Ben (Tom Stocks) is an introvert and a chef in a local pub kitchen where he grew up. His mate and colleague Ryan (joseph Lindoe) is an extrovert and considerably more successful with women and his general attitude to life.
Throughout Netflix and Chill we hear Ben’s inner monologue being significantly more articulate than he manages externally. From his disastrous reunion with his estranged Mum (Julie Binyish) to his sweet but ultimately doomed romance with old friend Sophie (Emily Ellis) we hear Ben critique himself and those around him as well as self-sabotage with his insecurity and indecision. We watch Ben self destruct with ultimately tragic consequences.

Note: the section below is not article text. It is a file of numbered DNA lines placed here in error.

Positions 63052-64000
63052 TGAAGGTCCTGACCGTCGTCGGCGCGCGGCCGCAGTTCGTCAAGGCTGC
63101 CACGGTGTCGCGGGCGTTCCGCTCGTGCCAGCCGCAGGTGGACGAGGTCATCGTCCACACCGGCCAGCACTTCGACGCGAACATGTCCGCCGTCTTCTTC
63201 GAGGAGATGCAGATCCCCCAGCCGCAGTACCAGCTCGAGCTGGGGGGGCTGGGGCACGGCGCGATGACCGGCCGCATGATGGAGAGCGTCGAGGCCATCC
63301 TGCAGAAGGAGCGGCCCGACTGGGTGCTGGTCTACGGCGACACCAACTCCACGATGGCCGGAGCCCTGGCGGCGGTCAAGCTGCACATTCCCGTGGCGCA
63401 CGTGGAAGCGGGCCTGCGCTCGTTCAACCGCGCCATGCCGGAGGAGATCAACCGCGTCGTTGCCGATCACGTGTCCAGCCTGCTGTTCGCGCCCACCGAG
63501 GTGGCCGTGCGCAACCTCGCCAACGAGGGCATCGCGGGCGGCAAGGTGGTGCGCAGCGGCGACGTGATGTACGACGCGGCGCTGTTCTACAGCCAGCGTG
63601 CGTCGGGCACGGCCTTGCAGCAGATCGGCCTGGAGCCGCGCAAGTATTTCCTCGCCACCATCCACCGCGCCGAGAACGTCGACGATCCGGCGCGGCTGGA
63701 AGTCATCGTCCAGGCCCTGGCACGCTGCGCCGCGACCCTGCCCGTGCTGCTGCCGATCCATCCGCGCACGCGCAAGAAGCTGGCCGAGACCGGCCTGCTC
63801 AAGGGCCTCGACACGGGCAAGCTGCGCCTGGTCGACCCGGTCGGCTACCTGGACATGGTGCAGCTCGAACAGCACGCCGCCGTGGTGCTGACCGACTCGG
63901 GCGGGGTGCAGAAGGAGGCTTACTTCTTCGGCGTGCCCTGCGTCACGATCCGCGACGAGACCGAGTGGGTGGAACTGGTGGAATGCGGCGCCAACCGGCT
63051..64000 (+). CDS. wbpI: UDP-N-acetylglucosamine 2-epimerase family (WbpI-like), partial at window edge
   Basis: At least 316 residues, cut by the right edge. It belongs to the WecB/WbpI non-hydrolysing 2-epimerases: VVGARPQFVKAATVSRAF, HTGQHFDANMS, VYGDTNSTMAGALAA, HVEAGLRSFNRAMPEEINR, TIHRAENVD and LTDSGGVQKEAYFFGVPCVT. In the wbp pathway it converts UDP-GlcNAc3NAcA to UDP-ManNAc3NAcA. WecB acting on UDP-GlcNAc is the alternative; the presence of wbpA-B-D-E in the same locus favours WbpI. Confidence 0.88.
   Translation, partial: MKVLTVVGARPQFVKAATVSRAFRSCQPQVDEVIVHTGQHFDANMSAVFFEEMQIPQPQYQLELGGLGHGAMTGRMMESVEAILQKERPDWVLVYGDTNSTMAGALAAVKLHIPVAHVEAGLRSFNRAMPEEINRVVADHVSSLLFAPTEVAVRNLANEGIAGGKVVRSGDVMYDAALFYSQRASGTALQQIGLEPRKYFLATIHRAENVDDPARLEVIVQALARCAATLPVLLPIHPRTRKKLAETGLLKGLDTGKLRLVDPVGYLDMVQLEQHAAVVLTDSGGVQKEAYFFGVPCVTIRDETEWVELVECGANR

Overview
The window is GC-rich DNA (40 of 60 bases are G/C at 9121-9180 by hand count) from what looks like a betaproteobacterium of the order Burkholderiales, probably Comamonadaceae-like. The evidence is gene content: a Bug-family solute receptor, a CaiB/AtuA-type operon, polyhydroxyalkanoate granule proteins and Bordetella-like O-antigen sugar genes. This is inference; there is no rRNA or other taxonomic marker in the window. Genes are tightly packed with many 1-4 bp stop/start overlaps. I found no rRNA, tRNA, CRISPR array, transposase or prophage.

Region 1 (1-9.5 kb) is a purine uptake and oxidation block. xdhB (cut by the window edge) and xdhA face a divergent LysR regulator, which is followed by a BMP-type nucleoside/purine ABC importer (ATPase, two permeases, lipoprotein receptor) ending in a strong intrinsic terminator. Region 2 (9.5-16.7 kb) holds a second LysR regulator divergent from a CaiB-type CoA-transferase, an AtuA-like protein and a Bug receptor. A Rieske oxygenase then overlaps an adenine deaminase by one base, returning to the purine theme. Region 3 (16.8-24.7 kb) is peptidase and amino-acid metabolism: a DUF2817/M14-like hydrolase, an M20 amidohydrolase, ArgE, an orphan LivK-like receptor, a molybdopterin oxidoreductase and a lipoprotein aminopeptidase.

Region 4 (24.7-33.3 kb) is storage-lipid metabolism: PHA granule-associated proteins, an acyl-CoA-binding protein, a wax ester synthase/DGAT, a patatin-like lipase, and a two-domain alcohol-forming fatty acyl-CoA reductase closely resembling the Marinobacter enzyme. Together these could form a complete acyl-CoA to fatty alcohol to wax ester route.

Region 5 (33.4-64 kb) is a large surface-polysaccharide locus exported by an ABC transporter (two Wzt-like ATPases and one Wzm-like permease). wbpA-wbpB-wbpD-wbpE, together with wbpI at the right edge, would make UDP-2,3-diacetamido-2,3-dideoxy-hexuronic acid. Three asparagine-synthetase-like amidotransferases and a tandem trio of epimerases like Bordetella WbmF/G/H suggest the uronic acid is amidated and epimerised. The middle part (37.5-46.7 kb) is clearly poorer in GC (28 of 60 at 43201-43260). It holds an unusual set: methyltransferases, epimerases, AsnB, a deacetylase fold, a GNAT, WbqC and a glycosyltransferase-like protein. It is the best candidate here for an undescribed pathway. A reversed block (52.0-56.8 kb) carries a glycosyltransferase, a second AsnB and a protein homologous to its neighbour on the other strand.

Male insecurity is a really important topic. The combination of some of the more toxic elements of lad culture with the loneliness that comes from being alone and unable to reach out. Party due to that very culture. Netflix and Chill combines a sweetness of attitude with a sense of trying to uncover where sweetness is missing that is appealing.
The play itself doesn’t feel quite finished. Some of the dialogue felt a bit rushed or cliched and there are times when Ben’s internal dialogue does too much of the work for the other characters. You can see his journey, but the motivations of those around him are less clear.
As we have a national conversation about suicide this play seems like a really good first step. I would be interested to see it develop and deepen over time. There is definitely enough there for it to do so.
Netflix and Chill is on until 29 February https://www.thedraytonarmstheatre.co.uk/netflix-and-chill